6 608 Thom Baguley measures designs. Consider a data set of reading times for foursentence spatial descriptions adapted from Baguley and Payne (2000). The data consist of reading times per syllable (in seconds) averaged over a number of descriptions (summarized in Table 1). Table 1. Mean and standard deviation reading times per syllable by sentence number (adapted from Baguley & Payne, 2000) N M SD Sentence Sentence Sentence Sentence The original data were repeated measures and produce a statistically significant main effect, F(3,210) ¼ 5.34, p,.05, h p 2 ¼.071. This effect size measure, partial etasquared (h p 2 ) can be readily calculated from the ANOVA table: h 2 p ¼ SS effect SS effect þ SS error ; or df effect F ðdf effect F þ df error Þ ð6þ Suppose that the same numerical values had been obtained from an independent measures design. In this case the main effect, F(3,280) ¼ 3.64, p,.05, h p 2 ¼.037, is still statistically significant, but h p 2 is considerably lower. This is problematic because it is purely an artefact of the method by which h p 2 is calculated: it calculates the proportion of variance explained for an effect excluding all other effects. Here the repeated measures design treats individual differences as a separate effect and therefore excludes them from the calculation. This type of problem can occur whenever any partial effect size statistic is used (not just h p 2 ). Nor does it occur merely because the two designs aim to test different hypotheses. The advantage of using repeated measures designs is that, in principle, it estimates the same population parameters as the independent measures design with greater statistical power. A further important influence of study design on standardized effect size arises from the distinction between manipulated and stratified factors (Gillett, 2003; Olejnik & Algina, 2003). A manipulated factor is an experimenterdevised treatment variable such as the retention interval or length of a word list in a memory experiment. A stratified factor (sometimes called a measured or individual difference factor) is a partitioning of a sample into homogeneous subsets (e.g. by gender). If the variances of the subpopulations being sampled differ then an identical mean difference will (trivially) produce a larger standardized effect size for the more homogeneous group. Buchner & Mayr (2004) argue that precisely this problem has contributed to an apparent youngold difference in auditory negative priming. Unstandardized reaction times tend to show larger negative priming effects for older than younger adults (e.g. 86 ms versus 53 ms), yet because older adults have more variable responses the standardized effect is smaller for older participants than younger ones (e.g. d ¼ 0.58 versus d ¼ 0.83). 2 If Buchner 2 Buchner and Mayr (2004, Experiment 1).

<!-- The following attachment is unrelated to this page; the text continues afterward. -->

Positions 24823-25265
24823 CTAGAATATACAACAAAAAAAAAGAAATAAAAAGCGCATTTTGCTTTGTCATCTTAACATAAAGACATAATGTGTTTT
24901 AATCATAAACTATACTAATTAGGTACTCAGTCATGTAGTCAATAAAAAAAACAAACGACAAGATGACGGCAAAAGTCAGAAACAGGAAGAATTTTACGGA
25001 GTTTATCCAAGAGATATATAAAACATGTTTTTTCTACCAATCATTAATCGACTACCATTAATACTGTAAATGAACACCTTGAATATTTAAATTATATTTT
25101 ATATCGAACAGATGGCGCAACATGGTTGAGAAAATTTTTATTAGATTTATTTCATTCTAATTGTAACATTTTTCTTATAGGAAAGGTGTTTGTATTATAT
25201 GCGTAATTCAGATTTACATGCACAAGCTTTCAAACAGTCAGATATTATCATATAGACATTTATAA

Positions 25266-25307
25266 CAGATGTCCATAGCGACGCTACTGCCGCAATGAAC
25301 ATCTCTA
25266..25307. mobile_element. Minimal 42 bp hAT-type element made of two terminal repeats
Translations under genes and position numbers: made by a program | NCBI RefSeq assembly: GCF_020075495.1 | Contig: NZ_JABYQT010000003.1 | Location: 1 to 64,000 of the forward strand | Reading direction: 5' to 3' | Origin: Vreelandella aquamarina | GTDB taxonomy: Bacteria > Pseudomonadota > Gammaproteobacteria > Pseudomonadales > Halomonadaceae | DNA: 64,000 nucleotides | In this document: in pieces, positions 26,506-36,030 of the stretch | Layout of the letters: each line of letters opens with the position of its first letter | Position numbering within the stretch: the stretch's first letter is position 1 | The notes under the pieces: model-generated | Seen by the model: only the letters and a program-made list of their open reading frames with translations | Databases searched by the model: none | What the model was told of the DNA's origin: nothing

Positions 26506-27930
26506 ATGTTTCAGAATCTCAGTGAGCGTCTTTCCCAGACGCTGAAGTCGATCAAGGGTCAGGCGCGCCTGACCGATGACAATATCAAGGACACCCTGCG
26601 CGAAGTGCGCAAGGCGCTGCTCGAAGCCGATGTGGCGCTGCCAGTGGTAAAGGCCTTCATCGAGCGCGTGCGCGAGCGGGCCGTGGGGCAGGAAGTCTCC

7 Effect size in psychology 609 and Mayr are correct then misapplication of standardized effect size has contributed to at least one influential, but erroneous, finding in experimental psychology. There are also more subtle consequences of the type of factor. Gillett (2003) compared onefactor (factor A manipulated alone) and twofactor (adding stratified factor B) analyses of a data set. If the subpopulations (e.g. males and females) used to stratify B have different means then d or r will be smaller in the onefactor design than the twofactor design. This happens because of the reduction in model error with the inclusion of factor B (analogous to how individual differences influence h p 2 in a repeated measures design). For designs where only manipulated factors are employed and where participants are randomly assigned to a treatment level, things are more straightforward. Under the assumption of unittreatment additivity (i.e. that the only effect of a treatment is to add or subtract a constant to the mean) standardized effect size will remain stable. If unittreatment additivity is violated the estimates may be distorted by the particular levels of a manipulated factor selected by the researcher. For instance, a study looking at the effect of caffeine on heart rate might expect to find that caffeine increased heart rate, but one might also expect large doses of caffeine to make heart rate more variable. If so, the effects of high doses of caffeine would be underestimated using r or d. A particularly thorny issue concerns the role of fixed and random effects in the calculation of effect size. A fixed effect is one that is considered to sample the population of interest exhaustively, whereas a random effect is one for which a finite sample is taken from the population of interest (which is presumed to be infinite). Many statistical analyses familiar to psychologists assume that there is a single locus of error in the sample: random variation between the units of analysis (usually people). In some analyses there are additional loci of random variation that ought to be modelled (e.g. within people in a repeated measures design). Aside from repeated measures designs, the context in which most psychologists encounter this issue (if they encounter it at all) is in terms of the languageasafixedeffect fallacy (Clark, 1973), but it can also arise in many other contexts. Clark noted that whilst psychologists routinely treat participants as a random factor in statistical designs they routinely treat samples of words as fixed. Clark argued that this is inappropriate if researchers want their findings to generalize beyond the words they sampled. A common, albeit flawed, solution (Raaijmakers, Schrijnemakers, & Gremmen, 1999) is to report separate analyses of the effects by participants (treating only participants as a random factor) and by items (treating items, but not participants, as a random factor). Each such analysis ignores a major source of sampling variability (participants or items) and arguably inflates standardized effect size. In addition, it is inappropriate to compare standardized effect sizes computed from by items and by participants analyses because they are computed using different denominators and are thus on different scales. Adjusting for differences in study design The main difficulty in dealing with differences in design is that the precise nature of the adjustment required to equate two effect size statistics depends both on the statistic that is used and on the comparison one wishes to make. A relatively simple case is that of a difference in means. If one calculates d from a paired t test the observed d will typically be much higher than the value for the equivalent independent design. For this reason Dunlap, Cortina, Vaslow, and Burke (1996) propose that the original sample SDs should be used to calculate d. However, this will not always be appropriate: an alternative conception of d using a change score rather than a difference score will be preferable in some situations (Morris & DeShon, 2002).